It's an influencer's world right now. Just about everyone with a computer is spending more and more time on social media platforms, obsessing over the behavior of celebrities, and that has led to the rise of the influencers — people with a huge social media following whose opinion has been deemed worthy of attention by the masses.

Baby Ariel is 18 now, and she's been posting videos since she was 14, mainly on the site now called TikTok (originally called At the time of writing, she has approximately 29.3 million followers on that app, plus over 3 million YouTube subscribers, 9.4 million Instagram followers and over a million Twitter followers.

That's an incredible amount of people to be hanging on the every word of a teenager. And yet there's still a fairly large number of people who don't really know what an influencer is, never mind what they do.

“The cool thing about right now is anyone can go on social media,” says Ariel, real name Ariel Rebecca Martin. “An influencer does not feel like a celebrity or a person who is so far away, or out of touch. It's like somebody of influence who is a lot closer to the audience than normal. We're able to interact with our fans and supporters, make videos and talk to them in comments about certain videos. Tweet at them 24/7. Instagram 24/7. They can see what we're doing all the time, and they really are like any other 'celebrity' or person of that space, because we each have our own thing that we like to do. The same way that you'd watch TV, you can watch the Food Network, there is a food YouTuber who is doing the same thing, showing recipes, but they're able to interact closer to their audience.”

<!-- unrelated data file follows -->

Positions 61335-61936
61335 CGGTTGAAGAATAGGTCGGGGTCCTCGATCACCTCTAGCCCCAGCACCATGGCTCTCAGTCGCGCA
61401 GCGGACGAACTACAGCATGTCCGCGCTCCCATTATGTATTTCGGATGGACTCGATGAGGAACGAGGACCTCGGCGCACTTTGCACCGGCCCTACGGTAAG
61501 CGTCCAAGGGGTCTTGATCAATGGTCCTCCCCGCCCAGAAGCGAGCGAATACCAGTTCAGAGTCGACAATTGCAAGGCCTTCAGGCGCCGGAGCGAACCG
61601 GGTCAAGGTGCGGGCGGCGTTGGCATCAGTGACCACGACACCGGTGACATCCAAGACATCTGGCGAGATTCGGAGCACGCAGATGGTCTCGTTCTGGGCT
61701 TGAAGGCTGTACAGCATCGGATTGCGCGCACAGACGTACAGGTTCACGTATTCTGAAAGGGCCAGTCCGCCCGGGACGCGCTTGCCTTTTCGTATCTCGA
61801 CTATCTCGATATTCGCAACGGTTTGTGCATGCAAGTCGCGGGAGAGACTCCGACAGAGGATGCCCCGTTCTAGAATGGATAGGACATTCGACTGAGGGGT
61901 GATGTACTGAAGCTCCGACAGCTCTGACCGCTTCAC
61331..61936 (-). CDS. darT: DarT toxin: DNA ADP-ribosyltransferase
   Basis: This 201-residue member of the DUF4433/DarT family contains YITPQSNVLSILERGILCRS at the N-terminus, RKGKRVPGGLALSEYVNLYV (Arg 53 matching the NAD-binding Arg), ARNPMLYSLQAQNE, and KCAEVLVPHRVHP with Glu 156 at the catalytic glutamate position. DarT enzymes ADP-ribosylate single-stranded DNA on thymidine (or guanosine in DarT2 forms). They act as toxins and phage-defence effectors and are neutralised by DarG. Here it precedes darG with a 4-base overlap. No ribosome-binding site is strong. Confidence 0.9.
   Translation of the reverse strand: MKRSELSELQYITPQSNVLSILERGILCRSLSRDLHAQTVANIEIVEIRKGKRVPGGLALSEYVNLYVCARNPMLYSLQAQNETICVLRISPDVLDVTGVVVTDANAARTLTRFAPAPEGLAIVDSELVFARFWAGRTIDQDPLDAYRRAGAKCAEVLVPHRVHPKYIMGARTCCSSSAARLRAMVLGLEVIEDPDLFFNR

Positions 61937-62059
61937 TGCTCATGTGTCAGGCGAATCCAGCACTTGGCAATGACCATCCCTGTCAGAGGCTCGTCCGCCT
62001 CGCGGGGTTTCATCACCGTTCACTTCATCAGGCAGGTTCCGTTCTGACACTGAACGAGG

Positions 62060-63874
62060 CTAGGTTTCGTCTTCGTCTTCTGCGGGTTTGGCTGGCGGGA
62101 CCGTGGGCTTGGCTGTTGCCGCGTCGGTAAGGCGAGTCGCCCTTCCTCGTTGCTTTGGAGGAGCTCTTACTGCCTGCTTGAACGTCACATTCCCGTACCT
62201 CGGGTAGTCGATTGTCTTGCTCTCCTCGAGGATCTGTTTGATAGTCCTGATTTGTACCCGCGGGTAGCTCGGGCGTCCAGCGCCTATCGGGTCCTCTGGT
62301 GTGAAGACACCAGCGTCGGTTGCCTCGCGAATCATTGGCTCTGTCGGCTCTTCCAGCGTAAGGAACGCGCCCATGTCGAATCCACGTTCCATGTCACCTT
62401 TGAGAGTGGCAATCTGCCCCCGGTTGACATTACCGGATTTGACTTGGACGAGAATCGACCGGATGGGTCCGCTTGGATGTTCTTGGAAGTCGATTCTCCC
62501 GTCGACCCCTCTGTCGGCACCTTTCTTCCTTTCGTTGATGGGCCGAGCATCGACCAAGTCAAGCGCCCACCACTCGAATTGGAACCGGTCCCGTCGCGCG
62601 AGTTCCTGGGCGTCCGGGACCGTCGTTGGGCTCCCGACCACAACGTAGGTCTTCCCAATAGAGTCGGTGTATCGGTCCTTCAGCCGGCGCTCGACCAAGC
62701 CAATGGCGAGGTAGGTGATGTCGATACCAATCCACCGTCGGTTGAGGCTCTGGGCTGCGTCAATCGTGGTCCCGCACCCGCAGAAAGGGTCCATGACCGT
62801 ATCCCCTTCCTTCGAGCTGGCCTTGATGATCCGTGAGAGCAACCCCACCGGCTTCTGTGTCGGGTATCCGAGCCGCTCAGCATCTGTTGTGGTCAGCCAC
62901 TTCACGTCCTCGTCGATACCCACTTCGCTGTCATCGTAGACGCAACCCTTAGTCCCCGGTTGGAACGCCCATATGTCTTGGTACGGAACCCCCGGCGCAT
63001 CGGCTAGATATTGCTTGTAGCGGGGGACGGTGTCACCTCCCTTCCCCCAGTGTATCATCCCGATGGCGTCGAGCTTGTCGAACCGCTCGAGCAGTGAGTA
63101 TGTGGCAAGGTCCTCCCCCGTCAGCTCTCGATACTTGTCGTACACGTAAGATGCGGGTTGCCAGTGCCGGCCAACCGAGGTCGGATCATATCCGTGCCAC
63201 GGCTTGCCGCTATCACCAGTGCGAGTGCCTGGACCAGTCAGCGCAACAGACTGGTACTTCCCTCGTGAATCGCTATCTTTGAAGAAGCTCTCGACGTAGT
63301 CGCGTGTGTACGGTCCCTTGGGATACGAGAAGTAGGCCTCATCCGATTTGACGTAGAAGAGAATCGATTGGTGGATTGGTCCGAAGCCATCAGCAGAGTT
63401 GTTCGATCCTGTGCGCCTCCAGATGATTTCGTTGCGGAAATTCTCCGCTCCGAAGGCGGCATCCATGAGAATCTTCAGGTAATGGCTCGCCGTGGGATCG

That close connection with the audience is key — the ability, and work ethic, to consistently and constantly post content while consistently and constantly talking about it.

“For me, I put out my music and I put out everything on YouTube and Apple Music, but that's not the end of it,” Ariel says. “I'm able to go on Instagram and Twitter and Snapchat, and am able to discuss with my fans what they feel about the music and how the music makes them feel. So I think it's a closer relationship that we have.”

The term “influencer” implies (pretty strongly) that they have influence over their audience — that their suggestions, reviews, ideas and lifestyle choices are taken seriously.

“A lot of the people who follow me are 10- to 17-year-old girls,” Ariel says. “That's my main demographic. My goal has always been to be a big sister to them and to be as close to them as possible. I want to share nothing but honesty and truth with them, and what I want to do is go online and share my real story. My terrible times, my difficult times, the moments when I've had my heart broken, but also share my happiest moments as well. It's what I truly want to do.”

So how does a budding and keen social media dweller get started on the road to influencer-hood? Ariel says that literally anybody can do it.